For Skate America this weekend (Oct. 18-20, streaming live on the NBC Sports “Figure Skating Pass”), two-time and reigning world champion Chen told reporters on Monday’s media teleconference that three quads in the free skate was “a given.”

“Honestly, I don’t really know exactly,” Chen said, after admitting he gets asked this question a lot and usually ends up giving a “vague” answer. “I have ideas. I want to push three. I want to push four… As of now, I think three is a given. But beyond that, we’ll see.”

Chen completed six quads to win the free skate at the 2018 PyeongChang Olympics, where he ultimately finished fifth.

He’ll skate to La Boheme for the short program in Las Vegas, choreographed by Shae-Lynn Bourne, and selections from “Rocket Man” for the free skate, choreographed by Marie-France Dubreuil. Bourne is a former ice dancer and choreographs programs for many singles skaters as well as pair teams. Dubreuil is a noted former ice dancer and current dance coach, training the top teams in the world at her school in Montreal.

Chen explained that both of the choices were the choreographers’ picks, and he had to sit on the music for a day or two before committing to skating to it. Ultimately, he likes when choreographers are able to find something that they think suits him.

“I love to listen to Elton John,” Chen said. “I don’t necessarily feel as though I’m an embodiment of his character, per se. But I do feel that no matter how you listen to music there are always many ways to interpret it. The way that we’re approaching it is not necessarily that I’m trying to be Elton John but mostly that we’re trying to interpret his music and share his music.”

And compared to last season, when he was a freshman at Yale University, classes this time around are “a lot harder,” the sophomore said. In general though, he’s a lot more comfortable trying to balance both skating and his studies.

“Skating is always tough, always a challenge,” he said. “But I would say, relative to last season, skating might be a little bit on the easier side. I think classes are definitely a lot harder… You have to really grind for a long period of time or else you don’t do well.”

Luckily for Chen, Skate America is aligned with Yale’s scheduled fall break.

MORE: Figure skating season broadcast schedule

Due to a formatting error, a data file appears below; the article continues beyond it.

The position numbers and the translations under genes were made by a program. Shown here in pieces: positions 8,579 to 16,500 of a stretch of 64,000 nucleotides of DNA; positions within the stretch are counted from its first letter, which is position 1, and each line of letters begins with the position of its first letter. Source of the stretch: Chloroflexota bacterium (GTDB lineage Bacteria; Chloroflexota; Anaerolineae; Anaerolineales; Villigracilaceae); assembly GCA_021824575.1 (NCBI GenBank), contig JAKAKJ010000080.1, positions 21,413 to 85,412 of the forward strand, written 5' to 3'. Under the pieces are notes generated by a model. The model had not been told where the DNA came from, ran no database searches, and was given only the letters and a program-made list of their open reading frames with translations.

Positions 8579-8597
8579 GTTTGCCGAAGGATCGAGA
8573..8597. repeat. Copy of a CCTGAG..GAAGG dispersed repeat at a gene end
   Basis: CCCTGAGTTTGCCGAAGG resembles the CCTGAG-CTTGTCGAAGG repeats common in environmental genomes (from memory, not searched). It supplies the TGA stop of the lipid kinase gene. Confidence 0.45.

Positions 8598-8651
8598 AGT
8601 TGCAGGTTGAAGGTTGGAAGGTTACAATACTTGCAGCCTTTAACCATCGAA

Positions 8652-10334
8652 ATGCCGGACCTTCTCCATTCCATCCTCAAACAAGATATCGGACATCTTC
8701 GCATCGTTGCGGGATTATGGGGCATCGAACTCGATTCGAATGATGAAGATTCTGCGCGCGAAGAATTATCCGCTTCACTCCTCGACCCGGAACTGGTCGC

As a reminder, you can watch the events from the 2019-20 figure skating season live and on-demand with the ‘Figure Skating Pass’ on NBC Sports Gold. Check out a free trial of the Figure Skating Pass during Skate America from Oct. 18-20. Go to NBCsports.com/gold/figure-skating to sign up for access to every ISU Grand Prix and championship event, as well as domestic U.S. Figure Skating events throughout the season. NBC Sports Gold gives subscribers an unprecedented level of access on more platforms and devices than ever before.

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Simone Biles reveals one thing she cannot do: Wear all her medals at once

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Three days after raising the record for world championship medals to 25, Simone Biles said her career total is a bit too much to wear at once.

“I’ve worn all five of them (from one world championship) for one time, but they’re pretty heavy, so I can’t imagine 25,” Biles said Wednesday on the “Today” show.

MORE: Mother and daughter share world championship experience

Last week, Biles became the first gymnast to win five gold medals at the world championships. She and her teammates ran away with the team gold, and she won the all-around by a staggering 2.1 points. She then won the vault, balance beam and floor exercise. Only a fifth-place finish in the uneven bars kept her from a sweep.

One event that stood out for her was the ever-challenging balance beam.

“Out of all of my performances this past week, the beam performance was one of my favorites, because I did it exactly like practice, and that’s what I’ve been training to do,” Biles said. “So it definitely helped my confidence.”

GYM WORLDS: Finals Results

Biles had her breakout performance at age 18, her first year in senior competition, in the 2013 world championships with a four-medal performance, including gold in the all-around and floor exercise. In 2014, she won those events again, along with the team event and the balance beam, and added a fifth medal on the vault. She matched that performance in 2015, then switched the vault and beam in her four-gold, five-medal performance in the 2016 Olympics.

After a post-Olympic break, she returned for the 2018 world championships to win medals in all six events, including four golds and a silver on the uneven bars, historically her least successful event.

She didn’t win six medals this year, but she took five golds for the first time. This year’s championships are also special because they’re almost certainly her last, with next year’s Olympics expected to be her last major competition.

Given all that, she’ll make more of an effort to go back and watch what she did.

“Most of the time I don’t want to see it, but this world championships was one of the best out of all five of them, so I definitely wanted to see my performances, so afterward, I would go and try to find it with my coach,” Biles said.